When scaling from a single web server to multiple web servers, the typical
practice is to put a load-balancing reverse HTTP proxy in front. This is a
web server that forwards incoming HTTP requests to other internal web
servers and thus distributes the load across all the different HTTP servers, allows
for failover, and all sorts of good things.
However, a simple trick I learned early on is that even if you have
only a single web server, a proxy in front can help out performance
significantly. Through the simple expedient of buffering the communication
with slow web clients, your potentially heavyweight (especially when mod_perl meant that each process was dozens
or even a hundred megabytes apiece)
and/or expensive Apache processes don't have to waste time
serving every request for the entire length of time the client is
connected. This allows you to run vastly fewer Apache processes.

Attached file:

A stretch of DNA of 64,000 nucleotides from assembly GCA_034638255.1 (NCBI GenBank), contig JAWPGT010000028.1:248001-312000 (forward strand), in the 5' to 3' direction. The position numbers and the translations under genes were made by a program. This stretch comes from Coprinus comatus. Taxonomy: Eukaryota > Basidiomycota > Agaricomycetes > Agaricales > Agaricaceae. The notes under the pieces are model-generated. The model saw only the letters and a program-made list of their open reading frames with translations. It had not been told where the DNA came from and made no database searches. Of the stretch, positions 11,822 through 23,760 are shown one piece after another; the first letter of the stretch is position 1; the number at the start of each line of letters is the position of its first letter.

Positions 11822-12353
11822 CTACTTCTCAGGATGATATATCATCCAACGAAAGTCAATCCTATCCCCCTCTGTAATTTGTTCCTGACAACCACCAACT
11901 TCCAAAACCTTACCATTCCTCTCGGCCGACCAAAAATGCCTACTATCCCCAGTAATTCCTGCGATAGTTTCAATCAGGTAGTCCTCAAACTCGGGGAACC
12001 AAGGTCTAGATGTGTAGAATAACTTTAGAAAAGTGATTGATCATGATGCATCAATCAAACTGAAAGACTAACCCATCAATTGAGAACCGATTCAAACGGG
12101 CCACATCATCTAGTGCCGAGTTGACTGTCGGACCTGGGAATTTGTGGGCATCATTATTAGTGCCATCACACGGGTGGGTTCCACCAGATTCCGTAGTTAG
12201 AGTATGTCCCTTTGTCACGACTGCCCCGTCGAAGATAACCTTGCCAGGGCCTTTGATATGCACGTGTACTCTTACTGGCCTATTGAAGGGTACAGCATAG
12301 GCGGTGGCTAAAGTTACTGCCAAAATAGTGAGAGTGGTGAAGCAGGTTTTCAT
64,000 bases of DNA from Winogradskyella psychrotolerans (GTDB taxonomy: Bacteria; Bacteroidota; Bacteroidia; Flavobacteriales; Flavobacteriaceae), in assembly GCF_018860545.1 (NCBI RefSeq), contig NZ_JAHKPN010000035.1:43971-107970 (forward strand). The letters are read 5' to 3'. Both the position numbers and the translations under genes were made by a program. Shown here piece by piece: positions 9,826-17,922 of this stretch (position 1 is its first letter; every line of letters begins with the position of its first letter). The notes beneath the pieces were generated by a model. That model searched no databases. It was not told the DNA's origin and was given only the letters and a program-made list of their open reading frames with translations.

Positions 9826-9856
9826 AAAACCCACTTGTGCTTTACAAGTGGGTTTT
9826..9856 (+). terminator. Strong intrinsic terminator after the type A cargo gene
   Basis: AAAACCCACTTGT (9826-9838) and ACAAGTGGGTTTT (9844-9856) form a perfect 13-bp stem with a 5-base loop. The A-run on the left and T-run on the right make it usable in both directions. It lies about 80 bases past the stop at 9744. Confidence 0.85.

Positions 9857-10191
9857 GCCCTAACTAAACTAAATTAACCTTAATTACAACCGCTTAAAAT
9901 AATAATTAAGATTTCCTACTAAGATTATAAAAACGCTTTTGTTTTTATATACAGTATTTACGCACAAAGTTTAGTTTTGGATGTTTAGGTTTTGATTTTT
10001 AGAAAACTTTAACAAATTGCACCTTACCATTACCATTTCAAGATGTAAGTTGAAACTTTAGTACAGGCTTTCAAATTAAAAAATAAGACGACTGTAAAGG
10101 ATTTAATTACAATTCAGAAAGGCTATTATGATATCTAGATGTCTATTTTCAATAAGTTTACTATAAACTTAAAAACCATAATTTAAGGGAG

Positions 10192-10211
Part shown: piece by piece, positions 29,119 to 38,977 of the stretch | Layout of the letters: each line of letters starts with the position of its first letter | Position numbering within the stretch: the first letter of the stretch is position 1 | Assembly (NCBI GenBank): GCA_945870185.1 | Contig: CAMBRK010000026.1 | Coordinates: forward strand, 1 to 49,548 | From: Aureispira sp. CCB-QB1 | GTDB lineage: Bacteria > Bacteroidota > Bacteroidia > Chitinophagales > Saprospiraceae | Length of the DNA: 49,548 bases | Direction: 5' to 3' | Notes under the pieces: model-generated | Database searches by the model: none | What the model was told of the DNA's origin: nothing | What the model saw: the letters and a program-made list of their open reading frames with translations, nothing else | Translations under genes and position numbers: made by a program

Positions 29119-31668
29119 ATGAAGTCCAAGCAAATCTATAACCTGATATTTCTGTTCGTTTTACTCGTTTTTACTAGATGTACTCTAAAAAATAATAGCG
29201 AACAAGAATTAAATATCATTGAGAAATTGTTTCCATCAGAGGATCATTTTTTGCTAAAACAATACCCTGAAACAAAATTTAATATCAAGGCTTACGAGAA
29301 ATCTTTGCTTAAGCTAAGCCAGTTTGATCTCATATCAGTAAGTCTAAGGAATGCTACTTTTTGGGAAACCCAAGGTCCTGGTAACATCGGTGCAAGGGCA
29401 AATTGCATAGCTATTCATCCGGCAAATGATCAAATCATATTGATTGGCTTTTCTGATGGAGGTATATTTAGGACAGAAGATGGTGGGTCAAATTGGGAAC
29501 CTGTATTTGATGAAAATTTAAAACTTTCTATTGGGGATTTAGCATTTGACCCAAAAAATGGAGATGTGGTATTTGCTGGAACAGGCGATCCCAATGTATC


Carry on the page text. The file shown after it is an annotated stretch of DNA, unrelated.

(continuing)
In the past, I've used pound
. Pound is fast
and lightweight, and allows routing based on the HTTP query;
for example, everything under /img/ got routed to a high-speed
instead of the Apache itself. Perlbal is much more configurable
but slightly harder to get running, and the documentation was sparse.
These days, I'd also
, a generalized TCP load-balancer with server affinity (connections will go to servers they've gone to recently in the past) is also quite interesting but will not help with the slow client problem. Finally, a second
set of apache processes, configured to reverse-proxy via mod_proxy
will also do the trick. A